The department has taken some steps to address agencies’ challenges in using the system. For example, in January 2021, the department launched the FI$Cal Learning Center, which consolidated all training materials for users into one location. These trainings include web‑based training and videos to help users master the skills needed to successfully use FI$Cal. In addition, as noted previously, the department develops enhancements to FI$Cal as users require changes to the system. While critical, these efforts have not yet resulted in all agencies submitting timely financial reports to the State Controller.

Agencies’ difficulties with using FI$Cal, in addition to ongoing concerns about significant project features and processes that will still need to be implemented even after the project is officially considered complete, represent significant risk to the State. Thus, in our August 2021 updated assessment of issues and selected agencies that pose a high risk to the State, Report 2021-601, we concluded that state financial reporting and accountability remained a high-risk issue due to the transition to FI$Cal. In addition, our Internal Control report for fiscal year 2018–19, Report 2019-001.1, noted a series of deficiencies in FI$Cal’s safeguards. These identified deficiencies increase the risk that the State may not be able to rely on the financial reports FI$Cal generates. Due to these significant concerns, we will continue to report on issues related to state financial reporting and the FI$Cal project as part of both our state high-risk program and our annual FI$Cal monitoring mandate.

We prepared this report under the authority vested in the California State Auditor by Section 8546.5 of the Government Code.

Respectfully submitted,

Acting California State Auditor

For questions regarding the contents of this report, please contact our Public Affairs Office at 916.445.0255.


Status of Prior Recommendations

Our August 2018 and December 2019 reports included recommendations to the project office and CDT about improving project transparency and oversight. In January 2021, we reported that the project office and CDT had partially implemented most of the recommendations and resolved one. As the table reflects, CDT has now implemented one of the outstanding recommendations. However, the project office and CDT must do more work to fully implement the remaining recommendations we have made.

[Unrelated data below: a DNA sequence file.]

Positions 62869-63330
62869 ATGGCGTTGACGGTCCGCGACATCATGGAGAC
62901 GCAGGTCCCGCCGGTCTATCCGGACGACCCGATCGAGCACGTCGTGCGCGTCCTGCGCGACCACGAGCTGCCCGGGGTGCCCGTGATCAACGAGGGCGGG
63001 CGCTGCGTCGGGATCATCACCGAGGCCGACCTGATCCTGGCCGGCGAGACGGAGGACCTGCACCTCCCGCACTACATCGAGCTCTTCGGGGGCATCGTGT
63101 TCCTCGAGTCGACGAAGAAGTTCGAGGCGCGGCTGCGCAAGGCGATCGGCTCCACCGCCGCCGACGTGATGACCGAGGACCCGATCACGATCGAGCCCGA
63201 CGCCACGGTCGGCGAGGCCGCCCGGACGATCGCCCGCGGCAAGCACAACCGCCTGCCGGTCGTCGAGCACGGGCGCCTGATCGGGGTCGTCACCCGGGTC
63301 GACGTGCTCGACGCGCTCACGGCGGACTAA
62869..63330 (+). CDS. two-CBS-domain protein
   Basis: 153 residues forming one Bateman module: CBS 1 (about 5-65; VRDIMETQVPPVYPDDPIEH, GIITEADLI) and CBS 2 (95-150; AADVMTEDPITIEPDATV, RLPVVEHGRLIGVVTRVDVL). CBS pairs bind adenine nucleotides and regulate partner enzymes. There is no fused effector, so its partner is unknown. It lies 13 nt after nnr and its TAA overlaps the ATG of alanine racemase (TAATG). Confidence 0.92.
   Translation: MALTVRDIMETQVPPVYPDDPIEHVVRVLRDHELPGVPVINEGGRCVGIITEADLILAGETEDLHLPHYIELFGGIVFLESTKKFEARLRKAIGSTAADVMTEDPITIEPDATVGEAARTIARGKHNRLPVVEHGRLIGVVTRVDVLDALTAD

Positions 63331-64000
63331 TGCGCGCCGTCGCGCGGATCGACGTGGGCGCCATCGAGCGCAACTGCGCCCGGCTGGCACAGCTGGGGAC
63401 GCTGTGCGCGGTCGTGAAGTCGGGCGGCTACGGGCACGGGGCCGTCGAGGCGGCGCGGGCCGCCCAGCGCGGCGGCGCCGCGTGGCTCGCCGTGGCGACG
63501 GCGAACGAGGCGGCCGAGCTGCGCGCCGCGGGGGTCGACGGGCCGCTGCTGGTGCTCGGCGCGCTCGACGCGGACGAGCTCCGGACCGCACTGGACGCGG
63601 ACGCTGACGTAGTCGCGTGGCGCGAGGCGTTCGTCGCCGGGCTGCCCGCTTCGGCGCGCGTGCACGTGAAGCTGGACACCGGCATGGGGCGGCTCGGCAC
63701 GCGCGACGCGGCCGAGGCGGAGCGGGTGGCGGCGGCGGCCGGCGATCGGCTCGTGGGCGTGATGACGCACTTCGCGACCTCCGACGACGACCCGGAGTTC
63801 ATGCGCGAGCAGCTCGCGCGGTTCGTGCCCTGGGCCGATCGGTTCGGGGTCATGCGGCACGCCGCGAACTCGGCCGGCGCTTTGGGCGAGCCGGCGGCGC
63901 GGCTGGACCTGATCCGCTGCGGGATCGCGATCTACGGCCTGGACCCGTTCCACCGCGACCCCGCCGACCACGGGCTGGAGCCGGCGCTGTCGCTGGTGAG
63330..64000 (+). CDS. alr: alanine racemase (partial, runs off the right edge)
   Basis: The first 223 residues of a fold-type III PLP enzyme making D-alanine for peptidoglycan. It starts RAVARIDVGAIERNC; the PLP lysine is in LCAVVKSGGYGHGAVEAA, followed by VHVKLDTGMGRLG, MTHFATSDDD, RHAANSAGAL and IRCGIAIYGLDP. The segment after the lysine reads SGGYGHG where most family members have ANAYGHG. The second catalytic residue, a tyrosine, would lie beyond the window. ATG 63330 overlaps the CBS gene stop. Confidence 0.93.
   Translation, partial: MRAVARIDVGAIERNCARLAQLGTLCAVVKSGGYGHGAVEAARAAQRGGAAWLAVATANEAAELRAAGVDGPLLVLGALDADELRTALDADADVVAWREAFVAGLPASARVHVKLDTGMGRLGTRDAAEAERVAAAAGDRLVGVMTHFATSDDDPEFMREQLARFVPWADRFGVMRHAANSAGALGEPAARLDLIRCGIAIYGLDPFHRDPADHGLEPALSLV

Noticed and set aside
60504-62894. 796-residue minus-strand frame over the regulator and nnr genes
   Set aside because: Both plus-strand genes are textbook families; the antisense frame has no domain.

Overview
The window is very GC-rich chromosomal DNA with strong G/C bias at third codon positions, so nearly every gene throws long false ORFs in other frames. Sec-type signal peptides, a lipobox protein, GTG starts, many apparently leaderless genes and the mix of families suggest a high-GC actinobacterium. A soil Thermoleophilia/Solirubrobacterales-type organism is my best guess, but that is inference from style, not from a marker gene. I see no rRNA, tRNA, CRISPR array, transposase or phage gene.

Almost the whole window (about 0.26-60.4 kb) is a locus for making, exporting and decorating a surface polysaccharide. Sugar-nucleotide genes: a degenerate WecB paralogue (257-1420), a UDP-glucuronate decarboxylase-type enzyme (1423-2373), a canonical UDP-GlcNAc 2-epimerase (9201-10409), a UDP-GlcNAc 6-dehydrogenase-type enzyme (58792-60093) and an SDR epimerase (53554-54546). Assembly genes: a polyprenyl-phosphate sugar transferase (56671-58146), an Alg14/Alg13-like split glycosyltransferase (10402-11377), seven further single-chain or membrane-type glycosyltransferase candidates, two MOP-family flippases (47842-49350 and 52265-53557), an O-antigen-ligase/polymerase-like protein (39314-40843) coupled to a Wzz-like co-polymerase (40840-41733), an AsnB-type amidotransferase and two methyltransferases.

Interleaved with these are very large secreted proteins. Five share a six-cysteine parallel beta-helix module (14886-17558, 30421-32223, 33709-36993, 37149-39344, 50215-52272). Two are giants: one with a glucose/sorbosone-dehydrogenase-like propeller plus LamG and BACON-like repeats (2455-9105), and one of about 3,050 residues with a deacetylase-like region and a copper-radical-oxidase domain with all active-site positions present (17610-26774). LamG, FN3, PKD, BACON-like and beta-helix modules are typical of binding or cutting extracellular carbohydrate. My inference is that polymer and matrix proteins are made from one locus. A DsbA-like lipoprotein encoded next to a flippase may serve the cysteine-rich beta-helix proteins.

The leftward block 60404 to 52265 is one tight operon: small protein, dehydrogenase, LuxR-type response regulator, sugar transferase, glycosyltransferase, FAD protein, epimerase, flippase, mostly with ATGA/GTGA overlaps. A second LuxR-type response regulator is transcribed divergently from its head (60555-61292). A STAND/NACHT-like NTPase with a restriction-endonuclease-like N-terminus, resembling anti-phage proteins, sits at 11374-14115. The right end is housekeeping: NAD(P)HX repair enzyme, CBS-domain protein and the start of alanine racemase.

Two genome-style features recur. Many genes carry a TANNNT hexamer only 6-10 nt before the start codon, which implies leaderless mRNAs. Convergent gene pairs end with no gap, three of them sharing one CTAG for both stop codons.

The Project Office and CDT Have Failed to Fully Implement Some Recommendations for More Than Three Years

Recommendation December 2019 Assessment January 2021 Assessment Current Status Assessment Update
The State Controller, Finance, and the project office should meet in September 2018 to discuss the status of delinquent entity financial statements and develop corrective measures to ensure that the State’s financial report is produced with timeliness and accuracy. Partially Implemented Partially Implemented Stakeholders, including Finance, the State Controller, and the project office, have coordinated to provide training and support to agencies submitting delinquent financial statements. However, agencies continued to submit late reports for fiscal year 2019–20, delaying the publication of the State’s financial report. Partially Implemented
The project office should arrange for oversight to continue until the State Controller publishes the State’s annual financial statements exclusively using FI$Cal. NA—Recommendation issued in December 2019 Partially Implemented The project office has reflected in its 2020 SPR a budget for CDT’s oversight through fiscal year 2022–23. The project office has also approved a technical oversight contract through January 2023. The project office’s former chief deputy indicated that the project office will secure a new contract at a date closer to 2023. Partially Implemented
To ensure transparency of the total project costs, within 30 days CDT should require the project office to submit a new special project report that includes, at a minimum, changes in cost, scope, and schedule for the following:
  • Ensuring that all entities are able to use FI$Cal to meet all of their accounting and reporting needs.
  • Fully transitioning to FI$Cal by June 2019 the entities originally scheduled for onboarding in 2018.
Partially Implemented Partially Implemented Since we made this recommendation, the project office has submitted and CDT has approved two project plan updates that modified the project’s cost, scope, and schedule. Our 2019 and 2021 monitoring reports discussed our concerns that these project updates obscured the true scope and costs of the project. As we discuss in this report, we continue to have concerns that the prior modifications to the project scope do not provide full transparency regarding the project’s costs and functionality. Partially Implemented
To ensure that stakeholders are able to make informed decisions, CDT should formally communicate any significant concerns regarding the project at the monthly steering committee meetings. Partially Implemented Partially Implemented Since our last update in January 2021, we have observed CDT consistently sharing significant risks and concerns at steering committee meetings. Fully Implemented

Source: State Auditor’s reports, 2018-039 FI$Cal Status Letter, 2019-039 FI$Cal Status Letter, 2020-039 FI$Cal Status Letter, and our analyses of project office and CDT status updates.

Note: All recommendations are from August 2018 unless otherwise noted.

NA = Not applicable.